Out with the Old

by Shannon Paterson

4 min read

If yours is like most businesses, you have a business plan and like most business plans, it’s wrong. In all probability, it was out of date the minute you hit “Save” or the ink dried. That’s because a plan is about the future and few get the future right the first time. The truth is, markets and technology are not stagnant. So too, your business plan must be a living, breathing document. It must change as the business changes. That means you need to review it on a regular basis and understand the most likely strategies for growth.

So whether it’s time to brush off or brush up your business plan, here are some things to consider:

What’s in a Plan?
The business planning process is crucial. It causes you to think creatively about your business yet stay on track. In her blog “The Two-Page Business Plan That Can Help You Scale Your Business,” Gini Dietrich, Chief Executive Officer, Arment Dietrich, Inc. suggests a simple two-page plan containing the following content:

  • Core values
  • Core focus – including purpose, mission, and niche
  • The 10-year target
  • Marketing strategy – including target market, three differentiators, and process
  • The three-year picture, including revenue and profit goals, measurables, and a picture of what success looks like

To measure short-term goals against the long-range plan, she also regularly updates:

  • Revenue and profit goal, measurables and goals for the year
  • Quarterly “big goals”
  • Any issues or challenges that will prevent them from reaching their goals

TIP: The Internet is overflowing with recommendations and templates for business plans. If you currently don’t have a plan or are looking for some best practices, here are a few resources:


How Often to Update?

You’ve probably heard the adage “the one constant in business is change.” That should be reason enough to be sure you’re looking at your plan regularly. Many business owners only touch their business plan when seeking investment funds at start-up time. That’s a mistake because a business plan isn’t intended for one-time use. A good plan should set the course of a business over its lifespan. Just as ship’s course can change with the tide, the churning market will impact your plan. What does it look like a year from now? Five years from now? Ten years from now?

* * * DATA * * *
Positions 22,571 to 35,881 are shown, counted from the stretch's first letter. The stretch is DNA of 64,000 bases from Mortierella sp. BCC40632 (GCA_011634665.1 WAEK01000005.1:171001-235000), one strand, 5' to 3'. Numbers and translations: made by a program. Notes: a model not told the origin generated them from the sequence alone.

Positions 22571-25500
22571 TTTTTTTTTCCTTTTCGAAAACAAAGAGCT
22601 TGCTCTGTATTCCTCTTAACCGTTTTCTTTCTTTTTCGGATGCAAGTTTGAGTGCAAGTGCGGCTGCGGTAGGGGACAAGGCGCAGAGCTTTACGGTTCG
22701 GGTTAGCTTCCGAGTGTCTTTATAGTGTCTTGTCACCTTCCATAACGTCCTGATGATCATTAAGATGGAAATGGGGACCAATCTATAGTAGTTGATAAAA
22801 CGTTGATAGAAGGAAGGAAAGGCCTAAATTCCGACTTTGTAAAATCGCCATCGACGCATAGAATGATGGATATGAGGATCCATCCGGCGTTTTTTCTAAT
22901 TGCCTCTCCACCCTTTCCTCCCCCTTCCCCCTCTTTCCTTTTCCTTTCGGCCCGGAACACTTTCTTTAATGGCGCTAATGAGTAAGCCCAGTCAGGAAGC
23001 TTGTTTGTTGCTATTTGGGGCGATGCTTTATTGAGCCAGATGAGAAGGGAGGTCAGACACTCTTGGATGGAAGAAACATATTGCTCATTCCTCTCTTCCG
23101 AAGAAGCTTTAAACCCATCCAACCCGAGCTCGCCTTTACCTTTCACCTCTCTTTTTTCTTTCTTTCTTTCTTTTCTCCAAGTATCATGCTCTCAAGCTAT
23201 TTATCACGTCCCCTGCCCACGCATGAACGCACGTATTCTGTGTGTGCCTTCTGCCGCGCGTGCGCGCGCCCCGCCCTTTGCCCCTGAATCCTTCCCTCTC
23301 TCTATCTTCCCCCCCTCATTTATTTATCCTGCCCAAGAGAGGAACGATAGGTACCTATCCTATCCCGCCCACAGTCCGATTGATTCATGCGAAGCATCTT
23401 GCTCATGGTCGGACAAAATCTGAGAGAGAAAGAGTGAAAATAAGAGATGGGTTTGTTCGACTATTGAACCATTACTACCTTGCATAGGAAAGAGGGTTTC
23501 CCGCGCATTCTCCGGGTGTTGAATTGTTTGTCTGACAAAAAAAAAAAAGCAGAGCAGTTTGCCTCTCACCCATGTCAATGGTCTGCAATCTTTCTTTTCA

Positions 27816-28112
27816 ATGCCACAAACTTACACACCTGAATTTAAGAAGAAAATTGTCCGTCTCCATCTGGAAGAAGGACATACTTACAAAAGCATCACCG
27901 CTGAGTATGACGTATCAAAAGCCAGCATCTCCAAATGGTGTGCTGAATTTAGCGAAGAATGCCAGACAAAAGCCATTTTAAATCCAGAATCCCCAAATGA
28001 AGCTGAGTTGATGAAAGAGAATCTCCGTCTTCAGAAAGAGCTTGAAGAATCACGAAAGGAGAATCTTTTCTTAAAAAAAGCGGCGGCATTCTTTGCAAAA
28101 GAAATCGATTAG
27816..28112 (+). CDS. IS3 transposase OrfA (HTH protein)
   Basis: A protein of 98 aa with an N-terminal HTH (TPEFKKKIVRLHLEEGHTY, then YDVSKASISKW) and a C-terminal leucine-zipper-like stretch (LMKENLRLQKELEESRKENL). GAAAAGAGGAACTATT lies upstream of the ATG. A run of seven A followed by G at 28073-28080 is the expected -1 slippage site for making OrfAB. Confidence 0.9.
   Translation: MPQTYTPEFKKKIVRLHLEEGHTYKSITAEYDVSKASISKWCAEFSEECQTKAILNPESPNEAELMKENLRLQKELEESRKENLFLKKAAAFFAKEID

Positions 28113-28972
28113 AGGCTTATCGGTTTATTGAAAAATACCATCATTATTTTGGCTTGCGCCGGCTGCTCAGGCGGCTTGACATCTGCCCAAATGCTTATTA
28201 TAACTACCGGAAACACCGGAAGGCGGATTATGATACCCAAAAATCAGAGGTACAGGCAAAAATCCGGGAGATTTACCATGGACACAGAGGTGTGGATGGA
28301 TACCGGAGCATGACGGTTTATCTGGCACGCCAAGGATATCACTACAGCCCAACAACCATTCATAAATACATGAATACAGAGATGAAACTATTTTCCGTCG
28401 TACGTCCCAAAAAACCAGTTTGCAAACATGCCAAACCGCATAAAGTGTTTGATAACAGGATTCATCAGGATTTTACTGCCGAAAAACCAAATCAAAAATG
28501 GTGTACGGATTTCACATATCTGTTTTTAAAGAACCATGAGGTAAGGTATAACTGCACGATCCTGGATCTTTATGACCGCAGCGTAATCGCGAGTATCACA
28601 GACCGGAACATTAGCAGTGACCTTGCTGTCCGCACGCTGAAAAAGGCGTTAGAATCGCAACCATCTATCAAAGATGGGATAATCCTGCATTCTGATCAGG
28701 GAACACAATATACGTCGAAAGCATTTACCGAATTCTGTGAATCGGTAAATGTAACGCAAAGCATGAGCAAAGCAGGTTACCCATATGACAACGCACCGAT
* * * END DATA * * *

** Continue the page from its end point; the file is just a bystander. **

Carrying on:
There’s more than one correct answer when it comes to determining when you should re-evaluate your plan. What’s right for you depends upon your business, your market, your customers, and any other number of factors. Here are some recommendations for how frequently you should refresh it:

  • Annually – At a minimum, plan for a major review at least once a year. Much can happen over a 12-month period, so set aside time for a thorough assessment. Year-end is the perfect time to look at the long-range goals you set and check your short-term objectives against that vision. Determine whether the plan aligns with your business’s current trajectory.
  • Every 6 monthsEvaluate product information (what’s selling, what isn’t), your customer base (who’s buying, who’s avoiding), and the competition (what are they doing well, who the new players are) every six months. If you take the time to make the updates now, your year-end review can serve a more visionary purpose.
  • Every quarterReview your financials, market and industry statistics, and other details for accuracy. Compare the current period’s performance over the same period last year. Contrast results with forecast and analyze any shortfall or unexpected gains.
  • When Something Changes – Your business, your customers, your competitors, and many other factors can affect your plan of record. When change happens, immediately revisit your plan. Consider actions you need to take in light of that development.
  • When You Reach a Milestone – Maybe you’ve crossed a revenue threshold, met a target customer metric or launched a new product. When you achieve goals like that, revisit your plan. Consider whether achieving that milestone impacts your short-term or long-range goals.

What to Update
There are no hard and fast rules for this, but a good place to start is with your original assumptions. Have the assumptions on which your strategy was based proved incorrect? You can start with your “old” plan and revise, but make sure you take a fresh approach. Business can be personal, so take special care to distance yourself and be truly objective. Don’t let the current plan box in your thinking.

Tim Berry, contributing business coach at Entrepreneur, suggests the following steps for managing the planning process:

  • Talk to your customers and potential customers
    Review your value proposition. What are your customers buying? What problems do you solve? What other solutions can they choose?
  • Try to come up with a new market segmentation
    Segmentation is the grouping or divisions you see in the market. For example, if you normally view your market by type of product, look at it by channel or buyer. If you divide by region, divide by size of buyer company. Think up a new segmentation to give you a fresh view.
  • Look at the larger potential market for the problems that need solutions
    Look at contiguous businesses. Look at changing trends and technologies.

With periodic reviews of your business and the industry and the right change management, you’ll be able to keep your business running according to plan—whether that plan is to stay the course or continue to grow.

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